• A first embodiment is called SmartCoupon™. As an advertising facility, SmartCoupon™ may be mailed to a user. Alternatively, a coupon may be written on the user's SmartUser™ card.
  • When a client system user goes on-line a packet of information regarding his or her personal information is sent to the access server 122 a. Information regarding the location of the client system 110 may be gleaned from its system ESN 111 by “pinging” the client system. Each website that the user visits will cause an additional packet of user information to be sent to the access server. All of this information is available on the server 120 to match a coupon to the consumer interests and location of the user. An appropriate SmartCoupon™ is generated and sent to the user. Inserting the SmartCoupon™ in the user's client system will direct the system to the advertiser's website where the coupon may be redeemed or other promotional materials or actions may be obtained. Note that the coupon is either written onto the client system's hard disk for later printing or is copied to the user's smart card. This is done on the client system.
  • A next embodiment is called SmartLoyalty™. There are many types of loyalty programs that people use: airline miles, hotel visits, book purchases, on-line sales, gasoline purchases, etc. The SmartLoyalty™ smart card is an adjunct to any commercial loyalty program and may be defined and used by a single commercial entity or may be associated with a group of commercial entities.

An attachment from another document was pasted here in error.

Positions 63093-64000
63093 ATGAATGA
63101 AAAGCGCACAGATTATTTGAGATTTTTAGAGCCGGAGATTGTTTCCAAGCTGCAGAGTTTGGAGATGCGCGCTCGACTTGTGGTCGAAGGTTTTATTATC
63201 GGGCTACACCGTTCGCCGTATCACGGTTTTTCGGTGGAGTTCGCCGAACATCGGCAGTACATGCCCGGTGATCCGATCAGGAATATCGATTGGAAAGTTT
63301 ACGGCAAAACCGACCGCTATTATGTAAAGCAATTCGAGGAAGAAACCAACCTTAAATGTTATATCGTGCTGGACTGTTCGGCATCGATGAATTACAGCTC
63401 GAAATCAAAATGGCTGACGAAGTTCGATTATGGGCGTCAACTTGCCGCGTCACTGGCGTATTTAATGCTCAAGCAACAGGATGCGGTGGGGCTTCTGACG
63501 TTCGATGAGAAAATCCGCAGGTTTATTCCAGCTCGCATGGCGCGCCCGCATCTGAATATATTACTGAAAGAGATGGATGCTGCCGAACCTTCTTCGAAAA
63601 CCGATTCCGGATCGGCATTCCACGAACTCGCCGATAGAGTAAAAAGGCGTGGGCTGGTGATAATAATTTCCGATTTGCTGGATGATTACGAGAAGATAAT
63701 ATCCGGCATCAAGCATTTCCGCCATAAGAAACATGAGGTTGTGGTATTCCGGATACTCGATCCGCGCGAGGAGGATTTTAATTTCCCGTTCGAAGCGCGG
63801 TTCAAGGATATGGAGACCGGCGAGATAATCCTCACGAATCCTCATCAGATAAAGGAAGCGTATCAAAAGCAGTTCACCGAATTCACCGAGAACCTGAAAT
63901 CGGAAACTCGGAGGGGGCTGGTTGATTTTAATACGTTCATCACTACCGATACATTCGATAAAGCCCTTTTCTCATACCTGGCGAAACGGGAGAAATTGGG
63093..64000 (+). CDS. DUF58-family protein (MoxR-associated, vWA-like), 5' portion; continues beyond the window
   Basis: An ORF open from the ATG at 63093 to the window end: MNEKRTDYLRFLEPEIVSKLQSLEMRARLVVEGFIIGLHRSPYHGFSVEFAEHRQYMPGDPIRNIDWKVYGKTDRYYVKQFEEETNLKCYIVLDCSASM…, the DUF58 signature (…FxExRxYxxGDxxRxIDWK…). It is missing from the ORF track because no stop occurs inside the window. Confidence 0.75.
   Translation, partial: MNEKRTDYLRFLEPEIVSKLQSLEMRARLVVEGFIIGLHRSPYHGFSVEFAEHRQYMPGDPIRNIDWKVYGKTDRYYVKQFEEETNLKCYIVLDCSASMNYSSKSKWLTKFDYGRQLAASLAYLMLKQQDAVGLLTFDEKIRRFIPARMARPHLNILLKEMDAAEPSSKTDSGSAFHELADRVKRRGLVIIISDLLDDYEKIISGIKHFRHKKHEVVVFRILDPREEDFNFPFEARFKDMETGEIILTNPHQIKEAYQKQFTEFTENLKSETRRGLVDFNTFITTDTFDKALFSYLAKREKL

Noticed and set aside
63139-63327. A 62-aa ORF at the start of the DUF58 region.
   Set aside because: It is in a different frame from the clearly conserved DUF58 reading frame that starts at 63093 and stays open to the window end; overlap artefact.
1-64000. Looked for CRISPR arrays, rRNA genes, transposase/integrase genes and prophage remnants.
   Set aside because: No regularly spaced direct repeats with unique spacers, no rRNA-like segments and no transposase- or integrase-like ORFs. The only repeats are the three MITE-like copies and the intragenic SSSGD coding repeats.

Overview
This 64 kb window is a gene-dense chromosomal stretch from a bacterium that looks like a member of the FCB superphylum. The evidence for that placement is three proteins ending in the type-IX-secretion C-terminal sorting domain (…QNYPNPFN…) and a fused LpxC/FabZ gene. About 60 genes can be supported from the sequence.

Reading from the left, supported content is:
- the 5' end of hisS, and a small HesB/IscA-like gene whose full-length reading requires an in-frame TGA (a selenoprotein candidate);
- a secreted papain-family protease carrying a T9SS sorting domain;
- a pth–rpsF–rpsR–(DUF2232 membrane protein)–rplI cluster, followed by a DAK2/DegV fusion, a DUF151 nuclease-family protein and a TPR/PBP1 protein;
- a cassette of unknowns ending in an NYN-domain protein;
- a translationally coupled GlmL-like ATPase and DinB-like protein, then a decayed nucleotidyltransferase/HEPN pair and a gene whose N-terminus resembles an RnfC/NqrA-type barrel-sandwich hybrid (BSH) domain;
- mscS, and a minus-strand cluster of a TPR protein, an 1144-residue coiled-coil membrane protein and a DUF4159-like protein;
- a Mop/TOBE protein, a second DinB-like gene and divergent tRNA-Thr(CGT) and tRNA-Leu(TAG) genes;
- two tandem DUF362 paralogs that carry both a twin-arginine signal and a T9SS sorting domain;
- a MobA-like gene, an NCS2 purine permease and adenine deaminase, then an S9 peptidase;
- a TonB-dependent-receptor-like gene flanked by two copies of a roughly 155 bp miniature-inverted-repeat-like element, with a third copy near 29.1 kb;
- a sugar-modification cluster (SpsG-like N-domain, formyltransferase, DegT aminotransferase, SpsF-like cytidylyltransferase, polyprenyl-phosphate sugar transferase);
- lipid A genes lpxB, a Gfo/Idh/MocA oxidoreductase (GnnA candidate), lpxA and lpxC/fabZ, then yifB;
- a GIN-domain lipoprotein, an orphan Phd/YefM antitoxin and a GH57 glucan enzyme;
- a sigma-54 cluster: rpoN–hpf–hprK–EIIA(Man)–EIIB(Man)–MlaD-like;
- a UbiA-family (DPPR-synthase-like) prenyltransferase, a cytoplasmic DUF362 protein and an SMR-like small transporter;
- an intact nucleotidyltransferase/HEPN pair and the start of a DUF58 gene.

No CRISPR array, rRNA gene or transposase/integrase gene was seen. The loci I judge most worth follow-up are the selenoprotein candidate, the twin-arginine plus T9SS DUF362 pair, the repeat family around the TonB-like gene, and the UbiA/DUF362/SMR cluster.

• The customer identification issues are discussed above. There may be many ways to implement SmartLoyalty™, however, there are two key ways to utilize the SmartLoyalty™ application. Firstly, SmartLoyalty™ can also be a derivative of SmartID™. The picture/finger print identification can be used for airport, hotel, or other check-in services and may be used to record or use frequent flyer or frequent visit points. Secondly, the SmartLoyalty™ card can also be used as a room key or as a key for any kind of entry key or permission either alone or in conjunction with a biosensor. A loyalty card server 124 b contains the appropriate applications software to support the loyalty programs.
  • The SmartLoyalty™ card works whether or not the hotel desk or airport counter is able to read the card. For example, the user checks in, following the normal process for the hotel/airline. If the specific check-in facility can read the SmartLoyalty™ card, then the card is shown on check-in for discounts, upgrades, etc., and the card as well, as the central account on the hotel/airline's database is decremented appropriately. Upon check out (or completion of the flight or purchase) the card is swiped again and incremented appropriately. If the specific check-in facility cannot read the SmartLoyalty™ card, then the hotel/airline will identify the customer and adjust the account on the database appropriately at check-in and check-out. When the user can access a client system he can insert his SmartLoyalty™ card and the loyalty information will be updated on the card.